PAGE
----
It's like 'lord of the flies,' they said
What if everything we'd been told was wrong? Low power mode continues, but with a great story.
My fellow humans: We've been misled all these years! Allow me to explain.
It starts with a story. The year was 1965, and a half dozen boys at a boarding school in Polynesia got the bright idea to steal a small fishing boat and sail off to see the world—to Fiji, maybe even New Zealand.
Bad idea. Total disaster. Their sail was shredded, their rudder broke, and after 8 days adrift they landed on a tiny, uninhabited Tongan atoll called ‘Ata. They were marooned for 15 months, given up for lost. Their families held funerals.
What would you expect happened? Maybe they tore each other apart, fighting instead of cooperating—because at the core of humanity is a pit of despair that we can only truly experience when we're stripped bare enough to experience it.
No! No, that's not at all what happened!
That's instead what happened in the novel Lord of the Flies, a work of pure fiction, which has sold millions of copies and been included on middle school reading lists for decades.
The book is a metaphor even for people who haven’t read it: the idea that when structure and expectations break down, human beings will ultimately turn on each other.
Instead, the kids who lived through the real life Lord of the Flies scenario worked together.
They figured out how to get food and water. When one of them broke a leg, the others picked up the slack for him. They all survived. Eventually, they were rescued.
Look, this sounds like it would make an interesting movie. In fact, it was a movie, or at least a documentary 50 years ago in Australia. (With the harsh detail that after they were rescued, the teens were all imprisoned for having stolen the boat to begin with!)
But it was also more or less forgotten until a few years ago, when a Dutch author named Rutger Bregman dove into the history. He actually met one of the boys (now in his 70s) along with the Australian sailor who found them (now in his 90s), for his book, Humankind: a Hopeful History.
My Dutch is less than perfect, so I'm going mainly by Bregman's English-language articles in The Guardian for the facts. But, the whole thing goes to a stark dichotomy in how people see humanity at its core. Two options:
Either we’re inherently good, and when we’re put in extreme situations our nature is to cooperate, rebuild and thrive.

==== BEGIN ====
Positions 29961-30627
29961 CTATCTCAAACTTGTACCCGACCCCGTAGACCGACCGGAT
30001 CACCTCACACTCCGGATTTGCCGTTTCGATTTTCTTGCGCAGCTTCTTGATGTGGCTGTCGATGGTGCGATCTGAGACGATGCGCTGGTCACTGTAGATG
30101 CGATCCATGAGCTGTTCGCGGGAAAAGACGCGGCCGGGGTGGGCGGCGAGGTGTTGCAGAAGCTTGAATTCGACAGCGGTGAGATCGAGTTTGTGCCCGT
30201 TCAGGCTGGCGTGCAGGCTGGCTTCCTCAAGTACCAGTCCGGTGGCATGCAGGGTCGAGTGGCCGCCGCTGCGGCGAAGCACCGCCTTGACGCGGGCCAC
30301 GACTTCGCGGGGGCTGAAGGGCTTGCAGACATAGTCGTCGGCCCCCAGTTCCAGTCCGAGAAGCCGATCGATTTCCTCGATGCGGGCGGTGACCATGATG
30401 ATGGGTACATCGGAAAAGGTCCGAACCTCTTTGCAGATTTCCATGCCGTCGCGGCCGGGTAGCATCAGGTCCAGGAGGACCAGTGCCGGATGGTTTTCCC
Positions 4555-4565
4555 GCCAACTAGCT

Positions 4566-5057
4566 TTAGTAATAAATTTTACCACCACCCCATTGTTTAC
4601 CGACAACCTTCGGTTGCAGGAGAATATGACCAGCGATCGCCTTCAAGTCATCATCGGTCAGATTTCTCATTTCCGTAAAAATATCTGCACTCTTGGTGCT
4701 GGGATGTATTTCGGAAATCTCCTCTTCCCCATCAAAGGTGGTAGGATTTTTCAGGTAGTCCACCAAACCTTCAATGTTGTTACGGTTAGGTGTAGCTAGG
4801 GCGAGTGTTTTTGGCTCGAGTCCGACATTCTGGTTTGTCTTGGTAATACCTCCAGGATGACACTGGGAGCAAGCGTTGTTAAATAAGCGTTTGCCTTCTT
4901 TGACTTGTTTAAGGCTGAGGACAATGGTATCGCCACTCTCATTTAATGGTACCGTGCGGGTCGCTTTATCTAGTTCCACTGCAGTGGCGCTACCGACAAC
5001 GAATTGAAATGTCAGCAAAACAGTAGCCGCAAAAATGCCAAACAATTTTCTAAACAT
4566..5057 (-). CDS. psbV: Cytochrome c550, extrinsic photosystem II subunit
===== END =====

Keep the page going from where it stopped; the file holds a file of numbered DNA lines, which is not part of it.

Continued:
Or else, we're inherently selfish, and when you strip out security and comfort, our nature is to compete, and to fight, because it's truly everyone for himself or herself.
The debate seems especially relevant now, doesn’t it?
As for the novel, why write it like that, besides being a compelling story?
According to Bregman, it might be because the book’s author, William Golding, was an “unhappy individual,” who was “an alcoholic, prone to depression; a man who beat his kids,” and who once stated: “‘I have always understood the Nazis.’”
Look I report, you decide. But it's also worth noting that Lord of the Flies was itself a contrarian take on another work of fiction nearly a century earlier called The Coral Island: A Tale of the Pacific Ocean.
In that tale, three boys are marooned on an island—and while it's a bit more complicated, with all kinds of 19th century themes and morals—they ultimately wind up working together and surviving.
I'm not here to tell you that all human nature is good, per se.
But, our expectations are guided sometimes by our language, and our experience and our metaphors. And the good news is, this one we’ve all heard of might have been wrong from the start.
Thanks for reading. I’m back but still unpacking (literally) holiday travels, so low power mode continues for another day or two. (Long story short, in practical terms for most of us, that just means the “7 other things section” will be back soon.) Image credit: Google Maps. See you in the comments!